This Note argues that the Baston court was incorrect both in finding the Amendment consistent with the protective principle and in its analysis of the defendant’s nexus with the United States. This Note asserts, instead, that (1) the Amendment is not valid under any traditional bases of prescriptive jurisdiction but is consistent with the United States’ international obligations to “extradite or prosecute,” and (2) the Amendment may be applied under the international anti-trafficking conventions to foreign defendants present in the United States, regardless of nexus, without violating due process.
Part I of this Note describes the complex nature of the crime of human trafficking. Part II analyzes the text and purpose of the Amendment, considers the opinion of the Baston court, and provides an overview of the international and domestic law concerns raised by the Amendment. Part III argues that the Amendment is not consistent with any recognized international law bases for prescriptive jurisdiction but illustrates how it is consistent with the United States’ obligation to “extradite or prosecute” under international anti-trafficking conventions. Under the “extradite or prosecute” principle, however, the United States does not have an unlimited license to prosecute. The United States has a simultaneous obligation to cooperate with other countries through extradition and mutual legal assistance. Part IV provides that, in addition to extradition and mutual legal assistance, a policy of international capacity building is a tool to combat impunity and provide redress to victims in cases of extraterritorial human trafficking.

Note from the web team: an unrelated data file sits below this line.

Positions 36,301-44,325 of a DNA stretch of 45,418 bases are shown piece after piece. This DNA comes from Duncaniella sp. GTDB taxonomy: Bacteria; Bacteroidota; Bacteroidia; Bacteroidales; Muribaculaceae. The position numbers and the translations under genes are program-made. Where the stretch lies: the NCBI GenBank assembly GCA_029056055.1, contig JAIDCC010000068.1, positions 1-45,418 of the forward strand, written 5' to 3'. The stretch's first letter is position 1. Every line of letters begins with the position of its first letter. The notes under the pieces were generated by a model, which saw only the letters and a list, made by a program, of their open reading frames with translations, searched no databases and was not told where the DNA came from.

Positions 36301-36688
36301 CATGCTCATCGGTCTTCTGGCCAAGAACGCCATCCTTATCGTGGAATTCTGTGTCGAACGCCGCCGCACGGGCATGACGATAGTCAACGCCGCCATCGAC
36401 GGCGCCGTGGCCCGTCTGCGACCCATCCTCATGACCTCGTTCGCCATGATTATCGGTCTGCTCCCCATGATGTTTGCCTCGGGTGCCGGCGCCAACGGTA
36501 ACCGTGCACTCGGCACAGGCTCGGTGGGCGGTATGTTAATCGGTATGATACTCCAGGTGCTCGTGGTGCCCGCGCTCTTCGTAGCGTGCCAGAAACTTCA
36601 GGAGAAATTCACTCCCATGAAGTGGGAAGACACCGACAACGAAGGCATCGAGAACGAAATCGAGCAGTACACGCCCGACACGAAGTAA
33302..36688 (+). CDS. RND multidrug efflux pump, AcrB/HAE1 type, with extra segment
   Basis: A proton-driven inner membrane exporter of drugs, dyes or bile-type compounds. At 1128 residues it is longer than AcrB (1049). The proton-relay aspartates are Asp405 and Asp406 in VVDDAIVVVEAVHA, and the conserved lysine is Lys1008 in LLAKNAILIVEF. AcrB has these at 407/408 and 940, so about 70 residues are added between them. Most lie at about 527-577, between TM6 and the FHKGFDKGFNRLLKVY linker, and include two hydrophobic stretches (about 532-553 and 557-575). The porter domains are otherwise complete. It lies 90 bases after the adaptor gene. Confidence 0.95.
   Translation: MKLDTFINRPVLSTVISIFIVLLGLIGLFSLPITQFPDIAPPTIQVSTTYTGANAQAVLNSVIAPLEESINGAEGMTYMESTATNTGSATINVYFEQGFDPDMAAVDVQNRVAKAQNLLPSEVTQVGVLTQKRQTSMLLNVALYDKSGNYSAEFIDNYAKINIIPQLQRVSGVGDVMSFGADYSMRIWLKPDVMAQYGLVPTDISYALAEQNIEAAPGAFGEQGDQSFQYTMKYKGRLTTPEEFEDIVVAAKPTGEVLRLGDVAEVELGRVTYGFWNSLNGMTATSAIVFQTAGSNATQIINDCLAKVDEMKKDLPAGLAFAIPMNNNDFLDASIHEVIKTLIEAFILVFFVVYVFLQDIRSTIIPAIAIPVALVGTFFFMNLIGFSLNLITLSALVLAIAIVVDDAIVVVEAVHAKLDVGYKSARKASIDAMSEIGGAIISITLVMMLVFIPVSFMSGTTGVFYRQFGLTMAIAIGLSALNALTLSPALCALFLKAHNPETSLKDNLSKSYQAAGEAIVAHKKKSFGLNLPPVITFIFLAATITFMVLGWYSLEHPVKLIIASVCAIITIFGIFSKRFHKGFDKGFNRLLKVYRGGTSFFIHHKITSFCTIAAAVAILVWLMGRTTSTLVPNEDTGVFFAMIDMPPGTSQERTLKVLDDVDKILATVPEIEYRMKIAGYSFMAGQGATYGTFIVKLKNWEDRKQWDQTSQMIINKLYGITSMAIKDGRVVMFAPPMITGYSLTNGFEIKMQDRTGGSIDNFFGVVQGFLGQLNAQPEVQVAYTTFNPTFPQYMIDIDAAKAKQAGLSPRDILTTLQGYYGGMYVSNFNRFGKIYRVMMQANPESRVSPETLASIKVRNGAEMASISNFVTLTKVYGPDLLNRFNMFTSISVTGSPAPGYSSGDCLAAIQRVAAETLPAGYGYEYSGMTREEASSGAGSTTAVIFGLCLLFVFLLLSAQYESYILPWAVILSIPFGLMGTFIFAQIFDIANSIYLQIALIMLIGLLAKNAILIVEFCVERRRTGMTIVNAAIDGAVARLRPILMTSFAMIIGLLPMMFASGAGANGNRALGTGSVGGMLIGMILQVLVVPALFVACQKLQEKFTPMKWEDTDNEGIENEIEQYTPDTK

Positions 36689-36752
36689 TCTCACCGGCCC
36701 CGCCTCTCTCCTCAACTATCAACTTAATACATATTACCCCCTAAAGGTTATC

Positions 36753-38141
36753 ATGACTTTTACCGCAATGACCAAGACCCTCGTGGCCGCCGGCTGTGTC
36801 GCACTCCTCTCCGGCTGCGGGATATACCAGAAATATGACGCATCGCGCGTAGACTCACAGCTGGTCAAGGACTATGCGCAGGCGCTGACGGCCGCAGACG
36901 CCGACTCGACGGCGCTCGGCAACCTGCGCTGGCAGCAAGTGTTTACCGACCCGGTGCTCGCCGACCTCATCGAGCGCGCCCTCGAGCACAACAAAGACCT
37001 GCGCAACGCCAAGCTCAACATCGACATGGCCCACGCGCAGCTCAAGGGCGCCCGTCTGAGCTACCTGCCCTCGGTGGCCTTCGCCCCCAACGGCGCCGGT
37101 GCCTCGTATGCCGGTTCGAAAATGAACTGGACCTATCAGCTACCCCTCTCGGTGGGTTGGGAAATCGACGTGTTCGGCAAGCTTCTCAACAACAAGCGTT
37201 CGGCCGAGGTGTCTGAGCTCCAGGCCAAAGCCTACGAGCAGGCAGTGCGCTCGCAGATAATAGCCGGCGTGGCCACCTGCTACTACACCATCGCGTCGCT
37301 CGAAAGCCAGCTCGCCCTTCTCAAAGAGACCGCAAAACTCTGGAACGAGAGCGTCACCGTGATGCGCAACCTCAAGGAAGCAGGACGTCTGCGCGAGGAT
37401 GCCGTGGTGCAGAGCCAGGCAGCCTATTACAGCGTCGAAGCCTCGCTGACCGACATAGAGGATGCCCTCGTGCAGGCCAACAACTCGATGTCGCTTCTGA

This Note concludes that the obligation to “extradite or prosecute” provided an avenue by which the United States could enact the broad extraterritorial Amendment it enacted outside the traditional confines of prescriptive jurisdiction, but international cooperation remains paramount to the success of the international community in the fight against trafficking.